📚 Synopsis 📚
Elena Fairchild is a teacher at one of the state’s new elite schools. Her daughters are exactly like her: beautiful, ambitious, and perfect. A good thing, since the recent mandate that’s swept the country is all about perfection.
Now everyone must undergo routine tests for their quotient, Q, and any children who don’t measure up are placed into new government schools. Instead, teachers can focus on the gifted.
Elena tells herself it’s not about eugenics, not really, but when one of her daughters scores lower than expected and is taken away, she intentionally fails her own test to go with her.
But what Elena discovers is far more terrifying than she ever imagined…
💭 My Thoughts 💭
I love when you read a book and you can imagine that the plotline could be reality. Despite being dark and twisted there is that possibility for what is fiction to become real.
It is told from a Now and Then narrative, where we get to learn how the concept of the Q routine tests developed. Elena and Malcolm Fairchild who were outcasts in school came upon the idea that it would be good if people were sorted into groups depending on their IQ. Little did Elena know how far this small idea would escalate in years to come. And, how it would effect her, and her family’s life.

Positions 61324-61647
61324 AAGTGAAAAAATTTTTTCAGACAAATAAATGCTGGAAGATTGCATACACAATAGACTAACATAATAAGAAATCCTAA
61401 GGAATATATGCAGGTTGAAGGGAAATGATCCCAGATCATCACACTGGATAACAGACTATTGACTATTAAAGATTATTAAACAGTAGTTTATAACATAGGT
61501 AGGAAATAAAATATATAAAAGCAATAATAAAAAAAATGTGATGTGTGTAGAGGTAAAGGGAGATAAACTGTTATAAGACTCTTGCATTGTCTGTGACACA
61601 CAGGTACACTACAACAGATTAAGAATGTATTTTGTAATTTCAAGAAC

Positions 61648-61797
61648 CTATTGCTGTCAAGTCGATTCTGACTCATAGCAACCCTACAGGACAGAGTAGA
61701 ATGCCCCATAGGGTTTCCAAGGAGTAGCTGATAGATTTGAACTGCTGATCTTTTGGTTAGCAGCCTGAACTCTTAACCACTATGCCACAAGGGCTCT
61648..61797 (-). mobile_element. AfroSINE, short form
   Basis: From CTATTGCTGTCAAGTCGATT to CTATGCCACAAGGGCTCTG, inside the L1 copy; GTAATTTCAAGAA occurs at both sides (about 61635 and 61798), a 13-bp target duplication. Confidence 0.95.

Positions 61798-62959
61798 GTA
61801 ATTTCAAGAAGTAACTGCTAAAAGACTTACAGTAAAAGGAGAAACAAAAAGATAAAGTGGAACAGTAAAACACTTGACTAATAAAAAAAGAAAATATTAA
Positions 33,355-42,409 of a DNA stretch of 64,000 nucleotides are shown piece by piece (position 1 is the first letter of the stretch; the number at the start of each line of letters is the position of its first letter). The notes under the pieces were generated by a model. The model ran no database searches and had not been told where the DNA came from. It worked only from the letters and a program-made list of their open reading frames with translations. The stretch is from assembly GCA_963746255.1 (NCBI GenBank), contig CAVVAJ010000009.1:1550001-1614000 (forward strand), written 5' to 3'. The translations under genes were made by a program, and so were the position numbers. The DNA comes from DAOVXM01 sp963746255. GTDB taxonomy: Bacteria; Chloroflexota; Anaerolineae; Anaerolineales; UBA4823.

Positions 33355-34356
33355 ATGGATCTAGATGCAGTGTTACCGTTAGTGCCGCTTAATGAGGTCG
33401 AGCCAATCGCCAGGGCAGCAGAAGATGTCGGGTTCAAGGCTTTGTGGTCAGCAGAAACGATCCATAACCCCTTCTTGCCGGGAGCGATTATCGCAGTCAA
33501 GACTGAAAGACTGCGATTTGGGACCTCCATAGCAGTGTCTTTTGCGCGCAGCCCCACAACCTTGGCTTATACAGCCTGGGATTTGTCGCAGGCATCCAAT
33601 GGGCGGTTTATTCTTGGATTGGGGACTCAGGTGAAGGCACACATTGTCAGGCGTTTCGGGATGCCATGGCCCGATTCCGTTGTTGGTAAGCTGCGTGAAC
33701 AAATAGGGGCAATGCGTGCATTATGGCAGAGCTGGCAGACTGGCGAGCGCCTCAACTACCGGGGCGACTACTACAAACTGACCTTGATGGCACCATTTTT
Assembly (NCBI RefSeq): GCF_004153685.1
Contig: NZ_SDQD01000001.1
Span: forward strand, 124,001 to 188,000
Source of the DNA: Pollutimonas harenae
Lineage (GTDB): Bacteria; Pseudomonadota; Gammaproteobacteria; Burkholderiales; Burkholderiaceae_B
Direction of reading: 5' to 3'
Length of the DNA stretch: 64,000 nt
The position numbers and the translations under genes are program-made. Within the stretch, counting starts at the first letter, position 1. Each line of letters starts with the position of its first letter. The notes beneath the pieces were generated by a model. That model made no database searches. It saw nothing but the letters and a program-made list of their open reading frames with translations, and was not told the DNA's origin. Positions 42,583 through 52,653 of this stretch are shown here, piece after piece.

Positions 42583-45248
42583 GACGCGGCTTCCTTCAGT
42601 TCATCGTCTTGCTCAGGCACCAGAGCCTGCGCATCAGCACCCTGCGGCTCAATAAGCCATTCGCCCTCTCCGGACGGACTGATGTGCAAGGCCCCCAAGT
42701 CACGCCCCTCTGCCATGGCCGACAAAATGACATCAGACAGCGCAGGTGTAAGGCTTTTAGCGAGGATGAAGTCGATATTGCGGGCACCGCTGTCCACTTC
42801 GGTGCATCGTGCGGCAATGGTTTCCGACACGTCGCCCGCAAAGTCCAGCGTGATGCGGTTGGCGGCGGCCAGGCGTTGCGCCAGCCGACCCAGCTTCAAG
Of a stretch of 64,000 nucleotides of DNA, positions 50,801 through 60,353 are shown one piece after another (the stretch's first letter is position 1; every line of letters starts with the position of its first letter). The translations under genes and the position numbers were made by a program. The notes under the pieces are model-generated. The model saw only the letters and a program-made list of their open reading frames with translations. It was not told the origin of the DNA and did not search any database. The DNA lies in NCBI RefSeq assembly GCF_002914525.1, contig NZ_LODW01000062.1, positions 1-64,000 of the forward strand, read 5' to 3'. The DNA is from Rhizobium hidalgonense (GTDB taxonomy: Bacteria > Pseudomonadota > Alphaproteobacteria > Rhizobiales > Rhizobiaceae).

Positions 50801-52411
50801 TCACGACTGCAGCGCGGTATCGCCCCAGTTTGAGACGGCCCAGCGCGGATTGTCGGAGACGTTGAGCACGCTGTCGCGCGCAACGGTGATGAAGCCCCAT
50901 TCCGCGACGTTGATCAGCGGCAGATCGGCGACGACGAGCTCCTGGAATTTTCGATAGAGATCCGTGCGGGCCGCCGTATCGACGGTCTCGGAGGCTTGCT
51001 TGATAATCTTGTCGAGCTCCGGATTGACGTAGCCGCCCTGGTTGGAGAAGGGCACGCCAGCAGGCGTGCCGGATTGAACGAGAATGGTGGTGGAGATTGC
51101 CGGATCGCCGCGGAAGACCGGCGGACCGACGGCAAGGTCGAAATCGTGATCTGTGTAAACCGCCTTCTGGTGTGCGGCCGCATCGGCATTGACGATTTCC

Elena is a character that is definitely strong willed. It was nice to see the development and transformation of her character throughout the book. She is fiercely strong when it comes to protecting her daughter’s and rightly so.
This is my first Dalcher novel that I’ve read (yes, I’m the minority that hasn’t read Vox) but, seeing comparisons that Q is just as good as Vox then I’ll be rectifying my mistake soon.
Q is a dystopian novel, that is heart-wrenching and thought provoking. It will give you the chills at its plausibility. And, given the fact that Dalcher has based this story around historical events that have actual happened sends shivers down your spine.
✍🏻 About The Author ✍🏼
Christina Dalcher is a Linguist, Teacher, and writer, based in Northfolk, Virginia. She earned her doctorate in theoretical linguistics from Georgetown University. Her short stories and flash fiction have been published in numerous journals. Her debut novel is entitled Vox and was published in August 2018.
thanks to the publishers for my gifted copy.